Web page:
• Black and Indigenous children over-represented in Ontario child-welfare system: report

    The review by the province’s human rights commission finds a “staggering” number of Indigenous children in care across Canada — more now than there were in residential schools at the height of their use — and Ontario is part of the dismal situation. “The proportion of Indigenous children admitted into care (in Ontario) was 2.6 times higher than their proportion in the child population,” the report states. “The proportion of black children admitted into care was 2.2 times higher than their proportion in the child population.”

  • Ontario Liberals promise $300-million to support special education

    Premier Kathleen Wynne called the increased funding a significant and permanent investment in the province’s special education system. It will go toward hiring about 2,000 new workers in schools, including psychologists, speech and language pathologists and educational assistants, and eliminating the wait list to have children’s special education needs assessed. One in six children in Ontario needs special support, Ms. Wynne said.

  • Hot!

    The mounting case for a single public-school system in Ontario

    It is unequal: Jewish or Hindu or Muslim schools don’t get government funding. How is that fair…? It is expensive: running two giant school systems side by side… It is increasingly awkward: the values of Catholic authorities are bound to clash with changing views in the world… Most of all, it is backward… It is time to embrace that new reality and wind up the separate school system.

  • Kathleen Wynne announces $2.1B in new mental health funding over four years

    The new money is over and above the $3.8 billion spent annually on mental health services… The new funding will mean every secondary school in the province will have access to additional mental health professionals with 400 positions created over the next two years. Next year, 12,000 more young people will have community-based therapy and counselling, jumping to 46,000 by 2021-22. There will also be as many as 15 new “youth wellness hubs” over the next four years to help those aged 12 to 25.

  • Time to eliminate publicly funded Catholic schooling in Ontario

    Apart from the ongoing inequity of letting a powerful religious group have unequal benefit of the law in one of our most important government services, shaping children’s minds, the time for a change is now more than ever… In 1999, the United Nations Human Rights Committee declared Ontario’s practice of funding Catholic education to the exclusion of other religions discriminatory. The UN’s power is limited to persuasion. Nothing changed.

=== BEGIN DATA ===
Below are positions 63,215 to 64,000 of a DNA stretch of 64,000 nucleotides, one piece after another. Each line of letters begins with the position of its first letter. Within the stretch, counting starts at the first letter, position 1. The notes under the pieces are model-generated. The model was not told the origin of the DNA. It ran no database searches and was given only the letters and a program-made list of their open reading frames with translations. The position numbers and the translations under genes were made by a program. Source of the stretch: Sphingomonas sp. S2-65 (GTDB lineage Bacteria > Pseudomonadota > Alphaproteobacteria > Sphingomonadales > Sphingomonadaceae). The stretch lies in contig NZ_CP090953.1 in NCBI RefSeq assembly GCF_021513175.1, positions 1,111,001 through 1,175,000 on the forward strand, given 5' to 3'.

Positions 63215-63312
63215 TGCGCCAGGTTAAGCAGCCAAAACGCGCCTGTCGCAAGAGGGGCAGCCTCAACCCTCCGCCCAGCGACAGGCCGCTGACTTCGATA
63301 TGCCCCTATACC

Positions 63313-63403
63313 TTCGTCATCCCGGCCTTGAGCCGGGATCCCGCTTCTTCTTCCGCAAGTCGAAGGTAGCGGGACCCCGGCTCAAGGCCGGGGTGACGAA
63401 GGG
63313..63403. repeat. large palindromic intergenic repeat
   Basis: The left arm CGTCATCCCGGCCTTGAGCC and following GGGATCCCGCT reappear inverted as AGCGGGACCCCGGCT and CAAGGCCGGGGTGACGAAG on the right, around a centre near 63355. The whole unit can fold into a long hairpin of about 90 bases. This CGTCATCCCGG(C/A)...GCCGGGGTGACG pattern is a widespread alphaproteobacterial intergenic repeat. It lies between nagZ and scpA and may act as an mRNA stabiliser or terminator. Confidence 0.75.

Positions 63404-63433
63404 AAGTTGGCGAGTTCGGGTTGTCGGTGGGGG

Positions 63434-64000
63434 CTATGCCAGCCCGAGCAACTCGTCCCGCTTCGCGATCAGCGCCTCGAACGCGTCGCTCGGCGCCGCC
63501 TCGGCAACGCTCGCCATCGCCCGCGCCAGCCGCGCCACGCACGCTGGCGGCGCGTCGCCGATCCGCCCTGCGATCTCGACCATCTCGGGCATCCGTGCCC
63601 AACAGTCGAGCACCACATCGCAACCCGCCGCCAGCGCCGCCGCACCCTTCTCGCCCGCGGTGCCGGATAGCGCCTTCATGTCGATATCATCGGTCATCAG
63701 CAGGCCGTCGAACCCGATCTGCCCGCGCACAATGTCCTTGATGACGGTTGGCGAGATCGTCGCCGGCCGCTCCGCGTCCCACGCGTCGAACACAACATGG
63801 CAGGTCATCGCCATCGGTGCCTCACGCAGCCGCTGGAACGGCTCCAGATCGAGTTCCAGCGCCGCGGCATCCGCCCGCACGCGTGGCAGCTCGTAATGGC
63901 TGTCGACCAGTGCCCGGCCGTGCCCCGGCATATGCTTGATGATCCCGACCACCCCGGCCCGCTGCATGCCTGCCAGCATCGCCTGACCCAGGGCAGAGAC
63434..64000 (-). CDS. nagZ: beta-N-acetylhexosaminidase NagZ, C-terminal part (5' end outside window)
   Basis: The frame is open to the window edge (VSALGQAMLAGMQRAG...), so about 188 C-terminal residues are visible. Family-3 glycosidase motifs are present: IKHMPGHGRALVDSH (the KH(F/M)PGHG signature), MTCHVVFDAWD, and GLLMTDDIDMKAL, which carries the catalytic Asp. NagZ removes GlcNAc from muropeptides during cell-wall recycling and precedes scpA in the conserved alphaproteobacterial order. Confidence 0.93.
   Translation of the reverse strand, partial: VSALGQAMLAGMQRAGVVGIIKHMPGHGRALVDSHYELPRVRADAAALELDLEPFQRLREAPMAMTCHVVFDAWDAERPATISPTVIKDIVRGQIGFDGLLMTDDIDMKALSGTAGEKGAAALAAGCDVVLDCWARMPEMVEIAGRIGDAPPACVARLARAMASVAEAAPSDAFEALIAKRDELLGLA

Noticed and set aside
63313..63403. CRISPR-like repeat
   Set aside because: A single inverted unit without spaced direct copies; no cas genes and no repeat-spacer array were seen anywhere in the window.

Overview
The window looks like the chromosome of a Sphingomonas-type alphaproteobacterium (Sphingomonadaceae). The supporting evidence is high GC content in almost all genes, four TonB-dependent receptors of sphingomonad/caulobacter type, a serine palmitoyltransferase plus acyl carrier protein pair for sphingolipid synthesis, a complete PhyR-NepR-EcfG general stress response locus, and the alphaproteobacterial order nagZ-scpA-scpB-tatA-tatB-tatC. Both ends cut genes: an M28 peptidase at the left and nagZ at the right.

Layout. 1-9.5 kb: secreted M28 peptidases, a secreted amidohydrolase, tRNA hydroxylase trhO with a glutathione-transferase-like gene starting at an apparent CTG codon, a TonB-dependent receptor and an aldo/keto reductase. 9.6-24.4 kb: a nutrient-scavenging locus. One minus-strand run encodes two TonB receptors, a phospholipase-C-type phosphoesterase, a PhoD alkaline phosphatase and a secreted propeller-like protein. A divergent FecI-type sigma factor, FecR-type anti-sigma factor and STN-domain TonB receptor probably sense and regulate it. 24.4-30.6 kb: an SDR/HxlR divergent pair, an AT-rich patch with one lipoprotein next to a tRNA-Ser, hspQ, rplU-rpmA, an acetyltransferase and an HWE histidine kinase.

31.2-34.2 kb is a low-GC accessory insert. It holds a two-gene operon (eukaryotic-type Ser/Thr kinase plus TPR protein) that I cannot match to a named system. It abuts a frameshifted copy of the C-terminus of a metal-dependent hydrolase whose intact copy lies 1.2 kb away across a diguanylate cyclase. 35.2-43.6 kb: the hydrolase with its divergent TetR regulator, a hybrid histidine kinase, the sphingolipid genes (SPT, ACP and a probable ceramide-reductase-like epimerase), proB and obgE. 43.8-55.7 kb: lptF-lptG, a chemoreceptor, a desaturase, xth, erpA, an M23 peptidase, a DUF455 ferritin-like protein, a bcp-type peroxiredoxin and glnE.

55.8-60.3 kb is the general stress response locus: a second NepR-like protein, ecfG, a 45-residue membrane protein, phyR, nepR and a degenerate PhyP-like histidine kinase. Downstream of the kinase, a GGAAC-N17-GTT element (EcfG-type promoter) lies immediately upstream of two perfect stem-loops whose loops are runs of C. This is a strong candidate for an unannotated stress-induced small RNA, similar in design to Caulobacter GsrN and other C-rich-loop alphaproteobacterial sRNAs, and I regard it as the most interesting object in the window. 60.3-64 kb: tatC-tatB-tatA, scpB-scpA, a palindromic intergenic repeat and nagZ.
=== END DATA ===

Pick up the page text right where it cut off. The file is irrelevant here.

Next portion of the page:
• The law has done its job, but there must be justice for Tina Fontaine

    Outrage at her death in 2014 was a crucial factor in prompting the Trudeau government to set up the inquiry into Missing and Murdered Indigenous Women and Girls (MMIWG) two years later… its success will be measured… in how effective it is in sparking real change. The inquiry… has compiled 1,200 recommendations to address the problems it is looking at. The issue isn’t more recommendations — it’s whether they are put into action.

  • Guilt over Aboriginals can lead to teaching children untruths. It’s happening in Canada

    Much of what is said and done in the name of native reconciliation in Canada today amounts to a troubling misrepresentation of historical facts… History is no longer the collection of facts bequeathed to us by those who went before. Today it is whatever story satisfies current sensitivities, regardless of what actually happened.

  • The Catholic funding debate needs to be schooled by facts

    … this exposes the ridiculousness in 2018 of maintaining four distinct publicly funded school systems in Ontario – English public, English Catholic, French public and French Catholic. Most school boards are dysfunctional enough, embroiled as they are in petty politics, without giving trustees any added incentive to dream up ways of stealing students from rival boards. Not that any politician will touch this issue with a 10-foot pole.

  • It’s time to let Indigenous communities manage native child welfare

    Ottawa should start funding aboriginal communities who either have, or are in the midst of developing, their own child-welfare laws. As aboriginal child welfare advocate Cindy Blackstock says, “Fix it now. We can always argue later.” Of course, reforming child welfare is just the start. Knowing that children are safe and, wherever possible, living in their home community are minimum standards that shouldn’t take years to meet. But it is only one of many needed fixes. Too many remote reserves still lack clean drinking water, adequate food and decent housing

  • Ottawa to begin fully funding Indigenous child-welfare agencies

    The Canadian Human Rights Tribunal issued its order on Thursday, saying Ottawa was not complying with a 2016 ruling that found it discriminates against Indigenous children by underfunding child welfare services. In a statement, Indigenous Services Minister Jane Philpott on Thursday said… that Ottawa would immediately begin to cover agencies’ actual costs for prevention, intake and investigation, along with legal fees and building repairs, with reimbursement retroactive to Jan. 26, 2016.